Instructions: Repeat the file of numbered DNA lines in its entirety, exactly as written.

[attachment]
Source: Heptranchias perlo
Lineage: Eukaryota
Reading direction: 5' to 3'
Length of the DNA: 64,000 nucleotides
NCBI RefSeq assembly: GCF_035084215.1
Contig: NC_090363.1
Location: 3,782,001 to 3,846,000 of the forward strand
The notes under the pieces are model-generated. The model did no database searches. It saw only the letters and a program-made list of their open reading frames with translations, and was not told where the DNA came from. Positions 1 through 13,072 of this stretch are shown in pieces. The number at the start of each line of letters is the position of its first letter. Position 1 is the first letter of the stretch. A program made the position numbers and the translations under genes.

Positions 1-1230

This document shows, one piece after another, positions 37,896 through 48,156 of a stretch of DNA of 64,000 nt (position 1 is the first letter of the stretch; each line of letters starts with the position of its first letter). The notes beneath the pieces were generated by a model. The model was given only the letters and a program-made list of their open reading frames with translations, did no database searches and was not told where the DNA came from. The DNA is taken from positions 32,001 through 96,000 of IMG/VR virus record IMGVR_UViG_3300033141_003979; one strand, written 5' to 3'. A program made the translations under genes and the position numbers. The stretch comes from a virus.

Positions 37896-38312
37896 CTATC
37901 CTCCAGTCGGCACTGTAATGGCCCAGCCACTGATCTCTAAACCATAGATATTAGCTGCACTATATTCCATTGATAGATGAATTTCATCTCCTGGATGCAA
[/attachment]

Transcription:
Source: Heptranchias perlo
Lineage: Eukaryota
Reading direction: 5' to 3'
Length of the DNA: 64,000 nucleotides
NCBI RefSeq assembly: GCF_035084215.1
Contig: NC_090363.1
Location: 3,782,001 to 3,846,000 of the forward strand
The notes under the pieces are model-generated. The model did no database searches. It saw only the letters and a program-made list of their open reading frames with translations, and was not told where the DNA came from. Positions 1 through 13,072 of this stretch are shown in pieces. The number at the start of each line of letters is the position of its first letter. Position 1 is the first letter of the stretch. A program made the position numbers and the translations under genes.

Positions 1-1230

This document shows, one piece after another, positions 37,896 through 48,156 of a stretch of DNA of 64,000 nt (position 1 is the first letter of the stretch; each line of letters starts with the position of its first letter). The notes beneath the pieces were generated by a model. The model was given only the letters and a program-made list of their open reading frames with translations, did no database searches and was not told where the DNA came from. The DNA is taken from positions 32,001 through 96,000 of IMG/VR virus record IMGVR_UViG_3300033141_003979; one strand, written 5' to 3'. A program made the translations under genes and the position numbers. The stretch comes from a virus.

Positions 37896-38312
37896 CTATC
37901 CTCCAGTCGGCACTGTAATGGCCCAGCCACTGATCTCTAAACCATAGATATTAGCTGCACTATATTCCATTGATAGATGAATTTCATCTCCTGGATGCAA